When Every Day Is Maths Playtime

living math homeschool

After I linked up our Pythagoras and the Knotted Rope activity at the Hammock Tracks Homeschool Review,  Savannah offered to interview me about our full-time living maths approach for this week’s Homeschool Review.  I jumped at the chance – I love talking about maths!

Tell me more about this full time living math approach

My children (aged eight and nine) don’t use any formal maths curriculum. Instead, we have a living maths routine.  The move away from curriculum was gradual. I’d always liked living maths – the fun my children have with it, and how it gives them a sense of maths in the real world – but in my head “real maths” was the curriculum, and living maths was an extra.  And we all know what tends to happen to “extras” in a busy homeschooling household!

Then I read Denise Gaskins’ book Let’s Play Math, which gave me the confidence to flip the balance. Let’s Play Math is one of those precious books which is both inspiring and practical – it makes you want to change, and tells you how to do it.

Here’s how our routine looks:

Monday – maths games like KenKen, Shut The Box or Yahtzee to practise arithmetic and maths facts.

Tuesday – oral story problems.  We grab a whiteboard and take turns making up problems for each other. They learn from watching me solve their (usually very convoluted!) problems, and I learn how their minds work from seeing how they approach each problem.  It’s a great opportunity for me to model, and the kids to practise, how to use notes and diagrams to solve real maths puzzles.

Wednesday – maths literature. We read aloud from a living maths book – maybe a mathematician’s biography or a maths picture book.  I allow time afterwards to play with the ideas we’ve heard about. For example, when we read What’s Your Angle, Pythagoras we knotted ropes to make our own right-triangles and proved Pythagoras’ Theorem using Lego.

Thursday – manipulatives and hands-on geometry. Recently we’ve played with pattern blocks and tangrams, made geometric shapes with toothpicks and mini-marshmallows, and used isometric graph paper to make Maori taniko designs when we were studying the history of New Zealand.

Maori taniko designs on isometric graph paper
Maori taniko designs on isometric graph paper

Friday – children’s choice of any of the above.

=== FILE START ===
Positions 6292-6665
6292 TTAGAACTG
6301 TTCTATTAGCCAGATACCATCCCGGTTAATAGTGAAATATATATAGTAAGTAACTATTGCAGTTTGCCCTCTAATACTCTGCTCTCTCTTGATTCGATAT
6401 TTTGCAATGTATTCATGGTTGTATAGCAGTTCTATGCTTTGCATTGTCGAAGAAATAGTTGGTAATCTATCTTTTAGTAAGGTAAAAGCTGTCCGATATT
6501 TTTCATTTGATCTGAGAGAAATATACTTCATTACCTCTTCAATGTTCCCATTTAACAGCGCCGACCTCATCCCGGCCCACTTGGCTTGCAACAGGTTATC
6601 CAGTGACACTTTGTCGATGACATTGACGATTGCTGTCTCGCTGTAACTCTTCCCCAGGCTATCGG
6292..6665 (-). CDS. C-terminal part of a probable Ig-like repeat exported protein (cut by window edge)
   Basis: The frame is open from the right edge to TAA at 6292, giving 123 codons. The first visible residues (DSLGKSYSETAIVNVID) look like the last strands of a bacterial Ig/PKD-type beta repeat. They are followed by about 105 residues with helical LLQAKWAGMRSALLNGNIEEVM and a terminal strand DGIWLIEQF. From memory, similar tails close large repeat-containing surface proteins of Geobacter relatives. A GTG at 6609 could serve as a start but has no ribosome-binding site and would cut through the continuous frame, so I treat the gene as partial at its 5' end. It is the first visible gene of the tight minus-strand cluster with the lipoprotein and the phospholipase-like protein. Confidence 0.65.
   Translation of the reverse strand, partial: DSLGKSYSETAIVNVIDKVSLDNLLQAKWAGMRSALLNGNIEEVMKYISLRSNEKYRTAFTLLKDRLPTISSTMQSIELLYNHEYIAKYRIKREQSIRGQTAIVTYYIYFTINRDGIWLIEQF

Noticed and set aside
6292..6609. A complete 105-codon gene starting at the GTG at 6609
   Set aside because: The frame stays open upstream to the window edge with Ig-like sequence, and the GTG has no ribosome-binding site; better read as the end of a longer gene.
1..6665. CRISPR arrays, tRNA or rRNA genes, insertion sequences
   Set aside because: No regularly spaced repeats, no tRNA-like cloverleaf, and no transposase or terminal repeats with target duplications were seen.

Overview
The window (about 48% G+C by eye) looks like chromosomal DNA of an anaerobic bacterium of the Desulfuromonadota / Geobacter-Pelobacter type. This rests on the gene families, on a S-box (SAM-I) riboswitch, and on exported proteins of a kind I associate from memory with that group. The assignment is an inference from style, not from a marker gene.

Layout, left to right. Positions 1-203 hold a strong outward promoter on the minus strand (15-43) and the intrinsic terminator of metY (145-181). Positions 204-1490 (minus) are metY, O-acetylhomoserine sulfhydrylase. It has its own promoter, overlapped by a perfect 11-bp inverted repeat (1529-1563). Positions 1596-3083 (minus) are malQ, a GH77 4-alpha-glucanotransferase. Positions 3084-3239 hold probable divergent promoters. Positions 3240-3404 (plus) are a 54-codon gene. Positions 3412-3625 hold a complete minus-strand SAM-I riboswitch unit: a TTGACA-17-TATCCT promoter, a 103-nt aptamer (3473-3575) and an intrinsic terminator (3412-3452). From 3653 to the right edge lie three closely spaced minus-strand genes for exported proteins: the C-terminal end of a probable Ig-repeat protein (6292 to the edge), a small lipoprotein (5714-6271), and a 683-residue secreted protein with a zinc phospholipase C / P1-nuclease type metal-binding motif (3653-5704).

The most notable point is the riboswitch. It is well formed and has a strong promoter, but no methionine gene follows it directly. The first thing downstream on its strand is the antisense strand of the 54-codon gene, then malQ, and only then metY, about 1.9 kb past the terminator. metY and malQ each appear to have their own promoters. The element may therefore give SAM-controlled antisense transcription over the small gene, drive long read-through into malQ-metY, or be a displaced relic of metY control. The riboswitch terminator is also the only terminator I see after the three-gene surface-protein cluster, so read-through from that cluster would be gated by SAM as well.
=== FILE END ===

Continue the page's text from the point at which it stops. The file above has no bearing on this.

As I was writing this, I put the question to my nine year old daughter:”Tell us more about this full-time living math approach.” Her reply: “We do more real life maths and story problems, which are really funny because you can make up extremely crazy things.  And often we find maths in real life.”

What do you see as the benefits to this learning style?

Seeing my kids enjoy maths is very important to me, but in itself that wouldn’t be enough to satisfy me that a full-time living maths approach is right for our family. What does convince me is noticing my children beginning to think like mathematicians… Read the rest of the interview at Hammock Tracks

 

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15 thoughts on “When Every Day Is Maths Playtime

  1. I just love your blog Lucinda. It is so full of joyous learning. I read this at Savannah’s blog too and loved it. You have some fantastic ideas and resources.

  2. I’m so dipsy. I started reading it and thought to myself ‘I’ve definitely read this before somewhere’ (!!) Duh! It wasn’t until I looked at the comments I realised you had posted the same interview I had read at Savannah’s. Again DUH!! And I left a message for you at Savannah’s. I’m not sure I’m fully qualified to teach my children……

    1. Now I’m being dippy – I cannot for the life of me find where to read comments on Savannah’s post! I can see how to leave one but not how to read them. Maybe it’s time to go to bed!

  3. don’t worry I think it’s me who’s unqualified …! I didn’t get it together to post it on the same day it was on Savannah’s site – I think I’ve confused a few people!

  4. This is fascinating. I have never thought to approach math this way, but it’s great and inspiring. I especially love the Tuesday approach, I think my kids would love that.

    1. Hi Theresa. I think my biggest surprise with this new approach was how much my kids love oral story problems. They’ve started making them up all the time, it’s hilarious!

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